Planting our own gardens is one way we can exercise control throughout the COVID-19 crisis.


Victory Garden Chancellor Avenue School, Newark, 1942 | Photo Courtesy of Newark Public Library

Victory Garden Chancellor Avenue School, Newark, 1942 | Photo Courtesy of Newark Public Library

Energy: Grow Hope, Not Fear

By Meenal Raval

New words have crept into our vocabulary since last month. Self-isolation. Social distancing. Pandemic. No-touch transactions. 

Fear about the COVID-19 pandemic has captured our focus. We now obsess about hand-washing, mask-wearing, and who touched something last. Even exceptionally healthy people like me are contemplating their wills. 

Sad and frightening as the times are, our changed lifestyles have also been an exercise in low-carbon living — traveling less, buying food in bulk, cooking and eating at home, sleeping more, learning to meditate, and savoring this spring more than ever with daily (isolated) walks. 

Office of War Information poster, 1943 | Image Courtesy of University of Illinois Digital Collections

Office of War Information poster, 1943 | Image Courtesy of University of Illinois Digital Collections

For me, the convenience of takeout foods or eating at a restaurant has been replaced by cooking each meal at home, trying out recipes I’ve long wanted to.

The Earth, via a virus, has brought our globalized economy to its knees. This wake-up call has forced us all to rethink what’s essential and what’s a luxury — clothing and jewelry stores, beer wine and liquor stores, real estate activity, legal services, gambling, barbershops, nail salons and gyms, even restaurants and bars. 

What’s essential seems to be food and health. Our heroes today are healthcare professionals and grocery store workers, and behind them, the people who grow, process and bring food to our grocery store shelves. 

Listening to the Earth during this time, the messages I hear are that we can no longer go on killing and forcing into extinction wild animals, birds and plants without a violent response; that our own pollution of air, water and soils have brought us a plague; that global pandemics are symptoms of our own attacks on the Earth’s ecosystem. 

What can you and I do about this? While our other activities have slowed down, a re-awakening of the importance of health and food could lead us into a space still accessible under a stay-at-home order: the garden.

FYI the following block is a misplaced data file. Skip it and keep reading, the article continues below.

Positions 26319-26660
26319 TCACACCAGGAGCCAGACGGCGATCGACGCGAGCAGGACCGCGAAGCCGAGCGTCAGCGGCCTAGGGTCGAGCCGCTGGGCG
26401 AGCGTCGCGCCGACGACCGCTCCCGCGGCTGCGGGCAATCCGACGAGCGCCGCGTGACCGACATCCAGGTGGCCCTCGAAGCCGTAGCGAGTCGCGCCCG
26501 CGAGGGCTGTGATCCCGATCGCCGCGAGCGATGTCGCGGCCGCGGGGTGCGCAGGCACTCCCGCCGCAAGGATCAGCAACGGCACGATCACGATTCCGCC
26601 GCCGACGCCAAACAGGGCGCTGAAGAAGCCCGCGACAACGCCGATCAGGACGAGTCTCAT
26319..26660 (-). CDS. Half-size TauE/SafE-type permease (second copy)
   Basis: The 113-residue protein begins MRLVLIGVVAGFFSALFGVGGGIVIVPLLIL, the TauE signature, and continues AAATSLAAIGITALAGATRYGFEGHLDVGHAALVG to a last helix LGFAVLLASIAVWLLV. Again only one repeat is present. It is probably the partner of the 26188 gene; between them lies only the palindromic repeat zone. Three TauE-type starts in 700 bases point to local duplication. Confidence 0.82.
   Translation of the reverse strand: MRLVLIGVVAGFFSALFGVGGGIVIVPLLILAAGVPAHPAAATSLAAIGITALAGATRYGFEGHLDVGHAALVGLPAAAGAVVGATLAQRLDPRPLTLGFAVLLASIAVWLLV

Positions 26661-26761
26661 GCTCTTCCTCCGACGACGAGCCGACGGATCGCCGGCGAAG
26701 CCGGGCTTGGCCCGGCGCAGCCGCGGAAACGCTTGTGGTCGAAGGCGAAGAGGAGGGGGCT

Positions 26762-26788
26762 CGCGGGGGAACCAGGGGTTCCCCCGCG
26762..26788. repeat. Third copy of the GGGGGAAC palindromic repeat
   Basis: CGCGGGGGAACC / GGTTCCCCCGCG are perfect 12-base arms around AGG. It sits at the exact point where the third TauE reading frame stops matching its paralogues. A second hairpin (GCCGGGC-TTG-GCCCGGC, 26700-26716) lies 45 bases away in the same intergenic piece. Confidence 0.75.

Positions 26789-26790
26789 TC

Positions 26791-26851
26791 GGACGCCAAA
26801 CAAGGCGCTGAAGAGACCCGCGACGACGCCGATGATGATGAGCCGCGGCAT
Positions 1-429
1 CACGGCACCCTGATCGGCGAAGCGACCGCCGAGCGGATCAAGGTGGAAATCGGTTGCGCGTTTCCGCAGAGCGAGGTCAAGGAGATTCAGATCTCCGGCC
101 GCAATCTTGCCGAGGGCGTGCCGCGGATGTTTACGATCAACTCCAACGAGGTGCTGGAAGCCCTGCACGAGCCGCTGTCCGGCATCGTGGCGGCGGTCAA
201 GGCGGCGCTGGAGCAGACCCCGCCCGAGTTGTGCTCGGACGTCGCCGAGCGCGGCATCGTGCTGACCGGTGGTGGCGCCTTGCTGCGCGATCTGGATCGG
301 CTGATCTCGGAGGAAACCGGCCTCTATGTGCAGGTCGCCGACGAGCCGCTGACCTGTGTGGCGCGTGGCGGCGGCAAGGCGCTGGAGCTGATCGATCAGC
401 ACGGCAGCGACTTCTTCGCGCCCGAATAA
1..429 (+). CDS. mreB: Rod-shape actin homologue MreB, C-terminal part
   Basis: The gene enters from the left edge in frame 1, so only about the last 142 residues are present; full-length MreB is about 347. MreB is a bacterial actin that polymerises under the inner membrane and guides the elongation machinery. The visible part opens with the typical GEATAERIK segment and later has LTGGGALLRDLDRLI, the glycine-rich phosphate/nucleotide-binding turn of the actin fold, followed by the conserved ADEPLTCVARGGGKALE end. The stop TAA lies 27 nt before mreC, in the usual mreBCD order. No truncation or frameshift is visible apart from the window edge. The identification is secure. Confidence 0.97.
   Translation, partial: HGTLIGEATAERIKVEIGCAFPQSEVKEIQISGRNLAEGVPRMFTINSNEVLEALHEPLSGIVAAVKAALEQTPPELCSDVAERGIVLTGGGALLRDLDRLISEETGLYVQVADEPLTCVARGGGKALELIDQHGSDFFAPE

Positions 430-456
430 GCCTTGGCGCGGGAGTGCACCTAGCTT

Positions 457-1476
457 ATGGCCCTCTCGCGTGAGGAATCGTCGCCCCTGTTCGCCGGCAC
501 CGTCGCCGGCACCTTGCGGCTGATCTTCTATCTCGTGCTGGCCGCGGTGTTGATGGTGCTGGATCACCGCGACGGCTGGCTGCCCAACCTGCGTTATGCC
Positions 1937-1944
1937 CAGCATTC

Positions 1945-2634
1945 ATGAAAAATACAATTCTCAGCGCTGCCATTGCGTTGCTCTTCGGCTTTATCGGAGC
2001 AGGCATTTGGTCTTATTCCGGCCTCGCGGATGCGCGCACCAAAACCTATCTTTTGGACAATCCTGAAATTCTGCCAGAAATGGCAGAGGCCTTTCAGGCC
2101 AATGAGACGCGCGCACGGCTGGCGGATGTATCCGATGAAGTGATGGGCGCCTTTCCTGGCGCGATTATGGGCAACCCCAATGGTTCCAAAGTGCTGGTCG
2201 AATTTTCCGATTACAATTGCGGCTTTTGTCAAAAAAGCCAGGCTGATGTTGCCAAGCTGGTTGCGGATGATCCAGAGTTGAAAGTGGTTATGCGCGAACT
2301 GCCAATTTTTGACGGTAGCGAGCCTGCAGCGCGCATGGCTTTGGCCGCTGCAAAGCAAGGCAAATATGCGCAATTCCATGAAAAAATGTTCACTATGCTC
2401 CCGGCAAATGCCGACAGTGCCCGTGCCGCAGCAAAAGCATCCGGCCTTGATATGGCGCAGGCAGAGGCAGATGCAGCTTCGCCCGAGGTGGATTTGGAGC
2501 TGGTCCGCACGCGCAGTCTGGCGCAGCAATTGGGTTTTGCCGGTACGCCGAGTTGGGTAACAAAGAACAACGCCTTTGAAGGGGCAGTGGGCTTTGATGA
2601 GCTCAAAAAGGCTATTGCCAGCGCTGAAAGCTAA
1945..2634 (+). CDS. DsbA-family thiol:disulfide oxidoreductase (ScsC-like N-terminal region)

A garden offers us fresh air, fresher now due to fewer cars on the road. A garden offers us a reconnection with the Earth, which could reduce COVID-19 ignited stress. A garden offers us time away from our screens, also a way to step away from the constant discussions about this virus. A garden offers for a teaching and learning experience with our neighbors, allowing for the mandated six-foot distance, of course, plus produce to share. 

I recently made myself a jar of thyme infused honey, amazing for helping coughs, and also antimicrobial, antibacterial, and antiviral. Both thyme and honey could come from a local garden. 

Don’t own land? You can grow medicinal herbs in a sunny windowsill; container plants on a balcony; raised beds on a patch of ground outside your front door; and of course, herbs and vegetables on a community garden plot. You could also think longer term and grow fruit and nut trees at your place of worship, or really on any vacant lot near you. 

Image Courtesy of the National Archives and Records Administration

Image Courtesy of the National Archives and Records Administration

Victory gardens galvanized our nation in the past during WWI and WWII. Now, people are organizing #CoopGardens across our nation.

As the COVID-19 pandemic wreaks havoc around the world, economies are tanking, supply chains are being disrupted, and shortages of critical supplies and food items are already commonplace,” the Cooperative Gardens Commission writes on its site, urging people to take this opportunity to grow as much food as they can in their homes.